David Thomson: Schindler's Girl in the Red Coat Speaks Out

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tags: Holocaust, The New Republic, Davod Thomson, films, Schindler's List

David Thomson is a film critic who often writes for The New Republic.

Here’s an oddity, from Yahoo Movies this past Monday: two photographs, side by side—a dark-haired woman, apparently 23-years-old, in a belted red raincoat, standing in front of a wall covered with Jewish imagery; and then, a child, 3-years-old, in a red coat, but in the foreground of a black-and-white picture that shows German soldiers guarding abashed citizens. It is the same person in both pictures, Oliwia Dabrowska, from Krakow in Poland. There is a heading to the pictures and the short article that follows: “‘Red coat girl’ from ‘Schindler’s List’: I was ‘horrified.’

Have you placed it yet? In Steven Spielberg’s Schindler’s List, there is a scene in which Oskar Schindler and his wife, both on horseback, and on a knoll above the city, see one of the first round-ups of Jews by German soldiers. They shot the sequence in Krakow, and it is a very persuasive evocation of Schindler’s mounting distress and conscience. But then something horrifying happens. Schindler notices one little girl, on her own in the crowd, and just in case we haven’t got the point Spielberg colorizes her coat. He makes it a dusty red, so that we will notice it and feel it. As if the true impact of the Holocaust depended on costume. The colorizing is very tastefully done, but that doesn’t stop the device from being appalling.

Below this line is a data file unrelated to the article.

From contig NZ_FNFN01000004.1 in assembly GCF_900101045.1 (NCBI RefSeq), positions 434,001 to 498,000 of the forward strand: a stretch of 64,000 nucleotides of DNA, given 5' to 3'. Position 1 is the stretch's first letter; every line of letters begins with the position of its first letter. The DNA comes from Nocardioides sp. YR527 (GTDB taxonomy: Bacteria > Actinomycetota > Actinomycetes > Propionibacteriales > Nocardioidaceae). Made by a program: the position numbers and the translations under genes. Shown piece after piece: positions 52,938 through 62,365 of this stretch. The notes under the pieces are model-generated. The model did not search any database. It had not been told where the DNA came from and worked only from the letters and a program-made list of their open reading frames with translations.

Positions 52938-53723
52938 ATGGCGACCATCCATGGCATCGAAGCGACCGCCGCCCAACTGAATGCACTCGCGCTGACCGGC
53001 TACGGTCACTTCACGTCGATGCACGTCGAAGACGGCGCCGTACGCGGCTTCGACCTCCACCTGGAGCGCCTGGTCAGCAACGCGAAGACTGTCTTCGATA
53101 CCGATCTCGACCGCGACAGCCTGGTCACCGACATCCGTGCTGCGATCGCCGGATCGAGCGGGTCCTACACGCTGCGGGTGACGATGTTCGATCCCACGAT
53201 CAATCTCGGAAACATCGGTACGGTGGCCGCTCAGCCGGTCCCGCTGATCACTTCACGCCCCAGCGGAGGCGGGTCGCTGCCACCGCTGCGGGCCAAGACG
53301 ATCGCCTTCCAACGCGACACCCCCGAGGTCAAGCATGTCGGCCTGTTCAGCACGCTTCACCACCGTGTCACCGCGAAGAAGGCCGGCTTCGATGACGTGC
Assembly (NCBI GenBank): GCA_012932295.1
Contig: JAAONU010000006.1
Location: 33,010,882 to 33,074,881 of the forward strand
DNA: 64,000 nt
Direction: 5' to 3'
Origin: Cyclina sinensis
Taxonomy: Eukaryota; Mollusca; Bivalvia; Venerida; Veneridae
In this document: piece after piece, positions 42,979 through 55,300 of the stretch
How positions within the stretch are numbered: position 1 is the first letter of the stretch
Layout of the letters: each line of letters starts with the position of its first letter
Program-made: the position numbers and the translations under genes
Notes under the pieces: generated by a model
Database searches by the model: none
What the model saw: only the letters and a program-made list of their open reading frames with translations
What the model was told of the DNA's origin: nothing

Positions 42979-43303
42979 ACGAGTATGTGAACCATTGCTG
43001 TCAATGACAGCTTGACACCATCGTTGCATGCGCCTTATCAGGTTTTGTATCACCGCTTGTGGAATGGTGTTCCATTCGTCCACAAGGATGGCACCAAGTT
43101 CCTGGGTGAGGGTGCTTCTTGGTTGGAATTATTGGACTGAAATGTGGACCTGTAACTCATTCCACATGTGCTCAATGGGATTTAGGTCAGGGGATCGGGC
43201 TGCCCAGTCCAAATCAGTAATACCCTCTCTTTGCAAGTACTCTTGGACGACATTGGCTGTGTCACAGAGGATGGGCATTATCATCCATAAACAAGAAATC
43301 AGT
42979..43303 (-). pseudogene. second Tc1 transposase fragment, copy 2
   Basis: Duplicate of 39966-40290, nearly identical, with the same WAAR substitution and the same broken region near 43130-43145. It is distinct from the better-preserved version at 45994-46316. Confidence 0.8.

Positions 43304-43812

Not that Dabrowska’s horror was prompted in that way. Spielberg plainly cherishes children, and when they had shot the scene he took Oliwia aside and told her not to look at the finished film until she was much older. Like 18, he thought. But older people talked about the scene and the film, and Oliwia was impatient and frustrated, so at the age of eleven she saw Schindler’s List and she was “horrified”. She felt she never wanted to see the picture again. You can understand her feelings, just as you can appreciate Spielberg’s advice. A child is not ready to see Schindler’s List, which is a candid and vivid look at the experience of holocaust. But a child is not ready at the age of three to be rounded up for extermination. There are things too horrific to be filmed, or too awkward to be digested as part of a drama. Yet we have made a kind of pledge to be faithful to what happened in those places, and not to forget.

Read entire article at The New Republic